Why is surfing so good for us? Neuroscientist and writer offer clues

Maybe it’s just moments like this that make us happy? Photo: Paz Arando//Unsplash

Mystical, cutesy explanations and platitudes abound to describe the transcendental health benefits of surfing. But mundane spirituality aside, what does surfing offer that pumping iron or rolling on a treadmill can’t? I took a closer look at the question and even asked a neuroscientist to see if the research might offer any clues.

Is it exposure to the elements instead of sterile sweat chambers lit by fluorescent tubes, laced with body sprays and rusty iron? Maybe it’s the adrenaline rush that only happens occasionally in the gym when you try to bench yourself too much? Or if the steroid-loaded Mongoloid next to you doesn’t like the way you look at him? There are certainly close contacts with death when running off-road or racing down the edge of a cliff on a mountain bike.

Or is it the satisfaction of improvised decision-making? Something you can find in surfing, skateboarding, jazz music, or a blank canvas, but only vaguely offered by weightlifting, running, biking, or any activity with unshakable rules.

Anyone who has ever pumped up their heart rate or surfed knows that the mental health benefits of physical activity are numerous. However, the stimulation we feel in pursuing activities with few or no limits could be mediated by something called synaptic plasticity, explains Santi Solé Domenech, a Weill Cornell Medical College Research Associate and Google Scholar specialized in biochemistry and neurosciences.

A synapse, neurologically speaking, connects neurons in the brain to those in the rest of the body, including sensory organs that register touch and pain. Over time, and through use and disuse, the power of the synapses changes, strengthens or weakens, which, in theory, plays on our basic memory and learning abilities.

In intense states of emotion, pain, or general tension, synapses fire. While there may be similar activities that have similar effects, how many might generate the same responses that we have to swing in a foamy sea, dressed like shark bait, and try to hold a position in order to catch a wave in the right place – while doing our best not to end up like mincemeat on a nearly dry reef below, or barnacle-encrusted rocks ashore?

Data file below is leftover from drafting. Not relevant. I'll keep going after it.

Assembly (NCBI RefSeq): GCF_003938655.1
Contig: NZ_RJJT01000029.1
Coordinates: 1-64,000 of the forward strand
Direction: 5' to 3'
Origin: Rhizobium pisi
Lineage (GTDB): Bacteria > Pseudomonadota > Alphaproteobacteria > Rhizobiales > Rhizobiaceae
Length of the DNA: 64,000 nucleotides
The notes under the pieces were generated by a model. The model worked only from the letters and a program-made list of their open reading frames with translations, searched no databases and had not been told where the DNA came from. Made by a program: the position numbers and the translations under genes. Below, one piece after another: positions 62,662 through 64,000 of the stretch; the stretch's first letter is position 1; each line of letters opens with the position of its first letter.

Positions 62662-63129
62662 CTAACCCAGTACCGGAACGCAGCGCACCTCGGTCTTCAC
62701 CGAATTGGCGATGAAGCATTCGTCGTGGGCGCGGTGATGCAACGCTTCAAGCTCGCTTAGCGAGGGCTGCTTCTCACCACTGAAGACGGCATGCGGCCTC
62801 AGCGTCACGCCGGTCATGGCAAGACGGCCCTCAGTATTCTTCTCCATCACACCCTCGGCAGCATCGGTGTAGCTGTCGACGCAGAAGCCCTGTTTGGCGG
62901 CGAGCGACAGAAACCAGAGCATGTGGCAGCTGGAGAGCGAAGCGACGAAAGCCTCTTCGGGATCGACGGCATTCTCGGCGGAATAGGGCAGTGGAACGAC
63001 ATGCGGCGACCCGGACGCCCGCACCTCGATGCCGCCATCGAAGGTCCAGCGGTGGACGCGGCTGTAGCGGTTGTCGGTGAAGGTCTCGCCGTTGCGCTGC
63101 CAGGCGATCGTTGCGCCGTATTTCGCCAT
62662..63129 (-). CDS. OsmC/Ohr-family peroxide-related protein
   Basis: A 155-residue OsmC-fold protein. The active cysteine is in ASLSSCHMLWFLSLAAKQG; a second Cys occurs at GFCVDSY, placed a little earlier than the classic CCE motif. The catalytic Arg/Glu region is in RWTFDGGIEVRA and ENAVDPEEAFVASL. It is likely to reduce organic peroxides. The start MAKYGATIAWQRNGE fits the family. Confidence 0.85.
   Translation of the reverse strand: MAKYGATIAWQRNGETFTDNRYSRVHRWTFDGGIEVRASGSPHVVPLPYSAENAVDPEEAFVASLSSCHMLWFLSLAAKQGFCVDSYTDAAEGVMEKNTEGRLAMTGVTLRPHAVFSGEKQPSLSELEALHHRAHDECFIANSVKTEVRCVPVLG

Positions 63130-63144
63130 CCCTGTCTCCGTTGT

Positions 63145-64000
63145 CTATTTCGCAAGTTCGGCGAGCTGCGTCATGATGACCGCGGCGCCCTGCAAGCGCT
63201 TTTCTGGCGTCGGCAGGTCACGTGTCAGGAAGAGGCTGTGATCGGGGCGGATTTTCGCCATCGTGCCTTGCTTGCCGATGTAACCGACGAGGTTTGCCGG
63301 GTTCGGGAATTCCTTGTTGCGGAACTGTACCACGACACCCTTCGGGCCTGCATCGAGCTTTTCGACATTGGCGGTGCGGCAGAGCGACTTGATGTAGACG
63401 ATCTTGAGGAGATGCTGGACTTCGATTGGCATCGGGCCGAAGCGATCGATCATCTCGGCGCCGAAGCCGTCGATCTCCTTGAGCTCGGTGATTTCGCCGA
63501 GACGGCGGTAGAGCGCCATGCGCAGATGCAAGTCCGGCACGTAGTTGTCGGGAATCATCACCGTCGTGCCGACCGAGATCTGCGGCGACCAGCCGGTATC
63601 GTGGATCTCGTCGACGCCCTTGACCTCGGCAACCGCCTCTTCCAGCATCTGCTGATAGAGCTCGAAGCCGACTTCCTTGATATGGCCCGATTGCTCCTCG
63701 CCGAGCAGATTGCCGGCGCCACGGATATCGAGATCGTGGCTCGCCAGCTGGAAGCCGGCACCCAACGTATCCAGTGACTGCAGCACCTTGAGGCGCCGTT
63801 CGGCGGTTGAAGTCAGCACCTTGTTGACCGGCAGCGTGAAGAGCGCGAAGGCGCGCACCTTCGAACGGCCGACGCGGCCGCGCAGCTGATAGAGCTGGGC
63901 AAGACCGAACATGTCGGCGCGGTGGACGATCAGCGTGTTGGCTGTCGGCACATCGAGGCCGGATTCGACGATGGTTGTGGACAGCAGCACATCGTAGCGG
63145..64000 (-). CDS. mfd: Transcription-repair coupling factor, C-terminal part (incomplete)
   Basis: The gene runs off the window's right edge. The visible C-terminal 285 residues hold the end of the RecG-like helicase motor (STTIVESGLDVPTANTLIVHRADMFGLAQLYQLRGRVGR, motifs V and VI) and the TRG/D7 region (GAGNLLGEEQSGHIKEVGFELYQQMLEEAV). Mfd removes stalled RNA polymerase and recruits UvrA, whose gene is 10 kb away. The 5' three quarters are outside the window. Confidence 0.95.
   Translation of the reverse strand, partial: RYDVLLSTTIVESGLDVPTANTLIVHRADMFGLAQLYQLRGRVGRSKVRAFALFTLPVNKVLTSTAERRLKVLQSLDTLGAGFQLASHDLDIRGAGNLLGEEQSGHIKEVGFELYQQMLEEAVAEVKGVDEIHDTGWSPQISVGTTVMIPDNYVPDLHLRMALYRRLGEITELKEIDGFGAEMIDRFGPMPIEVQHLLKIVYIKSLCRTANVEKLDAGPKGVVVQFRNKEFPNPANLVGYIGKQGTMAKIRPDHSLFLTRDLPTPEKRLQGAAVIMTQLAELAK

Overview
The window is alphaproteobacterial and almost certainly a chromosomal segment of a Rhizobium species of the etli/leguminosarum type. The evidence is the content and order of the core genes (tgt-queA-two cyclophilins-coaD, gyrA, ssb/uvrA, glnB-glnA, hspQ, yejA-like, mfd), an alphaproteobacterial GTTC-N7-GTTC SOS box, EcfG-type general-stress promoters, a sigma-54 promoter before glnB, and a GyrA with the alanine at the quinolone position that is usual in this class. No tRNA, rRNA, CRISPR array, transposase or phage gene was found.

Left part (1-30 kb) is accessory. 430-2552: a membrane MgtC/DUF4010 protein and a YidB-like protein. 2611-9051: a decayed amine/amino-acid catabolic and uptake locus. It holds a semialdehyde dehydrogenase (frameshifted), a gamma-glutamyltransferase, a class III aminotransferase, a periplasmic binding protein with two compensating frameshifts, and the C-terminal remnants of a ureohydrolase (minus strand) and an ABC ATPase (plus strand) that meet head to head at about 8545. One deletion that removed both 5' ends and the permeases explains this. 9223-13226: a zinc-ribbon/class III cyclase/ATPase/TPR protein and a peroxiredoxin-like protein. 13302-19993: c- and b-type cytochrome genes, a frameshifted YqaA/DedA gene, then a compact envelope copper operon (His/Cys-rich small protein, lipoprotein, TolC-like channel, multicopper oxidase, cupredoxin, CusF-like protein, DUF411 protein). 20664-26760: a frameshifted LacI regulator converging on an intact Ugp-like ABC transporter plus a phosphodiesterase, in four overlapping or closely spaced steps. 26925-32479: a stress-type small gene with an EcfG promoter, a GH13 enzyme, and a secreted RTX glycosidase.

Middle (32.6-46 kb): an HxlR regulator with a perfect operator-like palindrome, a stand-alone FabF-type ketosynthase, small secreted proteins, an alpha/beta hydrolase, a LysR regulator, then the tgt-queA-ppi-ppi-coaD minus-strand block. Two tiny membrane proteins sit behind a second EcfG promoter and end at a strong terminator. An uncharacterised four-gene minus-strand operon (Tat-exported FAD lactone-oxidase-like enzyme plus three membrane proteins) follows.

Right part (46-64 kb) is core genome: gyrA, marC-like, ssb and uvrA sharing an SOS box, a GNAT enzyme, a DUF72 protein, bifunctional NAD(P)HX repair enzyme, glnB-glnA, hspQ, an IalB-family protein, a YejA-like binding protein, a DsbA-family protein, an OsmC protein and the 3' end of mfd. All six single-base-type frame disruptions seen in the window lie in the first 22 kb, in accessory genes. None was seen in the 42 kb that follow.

Then there are the moments when it all comes together. When you’re finally where you want to be, and the wave is a blank canvas, a 12-tone scale with every height in between, and when friction and gravity – and maybe a bit of wind or a section crowded interior – are the only things really holding you back.

These are not the sensations that most of us experience amid, say, repetitive transfer of pieces of iron from one position to another, or placing one foot in front of the other on a treadmill or a nondescript gravel path winding through a city park. Do not devalue any of these sports or exercises; they all have different merits and offer different forms of respite to each.

Consider, on what is perhaps the opposite end of the surfing spectrum for many people, sit still and try to keep your eyelids open for a math lesson rather than taking on a three-headed slab with nothing else only a skinny foot or so water between you, imminent death or facial reconfiguration. It’s the pure stuff of memory that only results from being spat out of a perfectly lifted upright barrel.

Mountain biking and road biking are certainly exciting and captivating in almost every way. But there’s something about being on terra firma, our natural element, however cold and harsh it may be. In short, we are clearly and simply out of our element the second we are afloat.

Sure, the mammal or dive reflex kicks in and more or less keeps us from drowning (immediately, at least), but deep down and instinctively we all know we’re fighting for every breath and every face. wide open in an environment. totally not ours, an existential enigma and a chance for a different perspective.

Whether it’s a three-wave hold or the ten-second drag we’ll dream of through our last breath of air in our earthly goods, we invariably seek and find relief from the doldrums day after day the life on land. This is something that no weight room, no pre-worn path, and no four-walled institution will ever be able to offer us.

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